Ever since Colleen Lindsay's blog gave me the heads up, I've been following the Facebook saga with some interest.
For those of you who aren't in the loop, Facebook quietly changed its Terms of Service (TOS) a couple of weeks ago, and basically granted themselves full rights in perpetuity to anything you post on Facebook. In theory, that means they could lift any of your content - photos, poems, your name, your essays - and use them in any way they saw fit. It even sounded like they wanted in on anything you linked to that streamed in from another website. (Not too sure about that - that's my amateur reading of the legalese.)
Mark Zuckerberg must have been shocked by the uproar. Several Facebook groups opposing the new TOS sprang into existence, and the major media took an active interest also. Zuckerberg's claims that Facebook would never do anything nasty with your data, that they just wanted to make formal the fact that even if you delete your account, your pictures and such will still be kicking around your friends' pages for a while. In essence, "trust us, no matter what it says, we won't really use it." This made a lot of people legitimately nervous, particularly anybody doing creative work. We're not too keen on granting rights to Facebook - in perpetuity no less - for our fiction, our music, our artwork, our photography.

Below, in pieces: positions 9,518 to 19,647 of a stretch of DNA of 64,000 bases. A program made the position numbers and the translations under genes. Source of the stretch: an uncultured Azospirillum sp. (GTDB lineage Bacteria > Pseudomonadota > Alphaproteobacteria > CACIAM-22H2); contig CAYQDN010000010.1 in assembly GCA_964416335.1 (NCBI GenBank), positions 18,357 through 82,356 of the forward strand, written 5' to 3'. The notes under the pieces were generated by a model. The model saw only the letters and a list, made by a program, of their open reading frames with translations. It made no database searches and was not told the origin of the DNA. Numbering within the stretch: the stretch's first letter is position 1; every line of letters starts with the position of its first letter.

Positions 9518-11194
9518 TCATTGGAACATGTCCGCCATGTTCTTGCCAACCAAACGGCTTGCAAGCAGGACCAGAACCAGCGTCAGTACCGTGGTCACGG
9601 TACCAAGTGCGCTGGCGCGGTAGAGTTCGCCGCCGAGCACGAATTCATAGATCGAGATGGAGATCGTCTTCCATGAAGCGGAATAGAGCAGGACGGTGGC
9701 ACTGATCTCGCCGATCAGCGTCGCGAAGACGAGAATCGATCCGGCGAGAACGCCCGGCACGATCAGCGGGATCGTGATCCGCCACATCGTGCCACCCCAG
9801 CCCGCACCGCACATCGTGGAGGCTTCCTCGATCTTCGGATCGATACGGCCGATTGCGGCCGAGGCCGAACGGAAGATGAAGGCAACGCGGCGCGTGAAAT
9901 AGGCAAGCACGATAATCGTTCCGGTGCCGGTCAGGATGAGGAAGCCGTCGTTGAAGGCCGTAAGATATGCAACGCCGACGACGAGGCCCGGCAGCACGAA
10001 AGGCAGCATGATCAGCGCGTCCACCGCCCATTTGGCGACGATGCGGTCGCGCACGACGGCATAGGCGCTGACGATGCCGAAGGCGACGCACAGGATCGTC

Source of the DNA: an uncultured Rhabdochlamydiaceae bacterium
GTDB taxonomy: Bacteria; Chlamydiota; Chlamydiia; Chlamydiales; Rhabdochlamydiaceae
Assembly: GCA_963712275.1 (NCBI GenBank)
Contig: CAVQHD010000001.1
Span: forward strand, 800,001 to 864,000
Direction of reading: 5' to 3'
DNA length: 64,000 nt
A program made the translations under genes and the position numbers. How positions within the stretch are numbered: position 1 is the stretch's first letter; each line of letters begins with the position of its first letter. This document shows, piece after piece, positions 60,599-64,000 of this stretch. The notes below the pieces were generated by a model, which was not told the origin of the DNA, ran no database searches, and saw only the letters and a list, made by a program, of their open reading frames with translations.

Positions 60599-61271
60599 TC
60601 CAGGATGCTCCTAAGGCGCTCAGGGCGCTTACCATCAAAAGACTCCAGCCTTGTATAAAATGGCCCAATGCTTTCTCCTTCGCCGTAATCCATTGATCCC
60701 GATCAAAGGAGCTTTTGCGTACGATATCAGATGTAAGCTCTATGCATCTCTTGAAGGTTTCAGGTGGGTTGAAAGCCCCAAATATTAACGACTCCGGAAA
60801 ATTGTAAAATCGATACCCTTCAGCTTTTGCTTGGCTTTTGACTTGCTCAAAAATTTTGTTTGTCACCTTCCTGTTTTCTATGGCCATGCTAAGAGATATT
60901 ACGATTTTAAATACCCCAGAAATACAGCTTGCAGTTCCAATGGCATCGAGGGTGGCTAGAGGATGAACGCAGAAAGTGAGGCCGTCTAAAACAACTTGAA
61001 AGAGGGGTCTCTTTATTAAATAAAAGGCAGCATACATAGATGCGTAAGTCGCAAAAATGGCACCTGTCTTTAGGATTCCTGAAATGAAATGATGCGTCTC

The ruckus was loud and global and Zuckerberg caved. He went back to the old TOS. I, for one, am not so sure I want to reinstate my blog feed on Facebook. I've only ever posted one piece of flash fiction here, but it's the principle of the thing. I'm going to double-check my privacy settings there too.
I sure hope Blogger isn't next. Are you re-evaluating your online practices as a result of the recent brouhaha? Or have you always been ultra-careful?
[Update] And here is a wonderful link that explains Facebook privacy settings and how to customize them.
Technorati tags: Facebook, Mark Zuckerberg, Privacy rights
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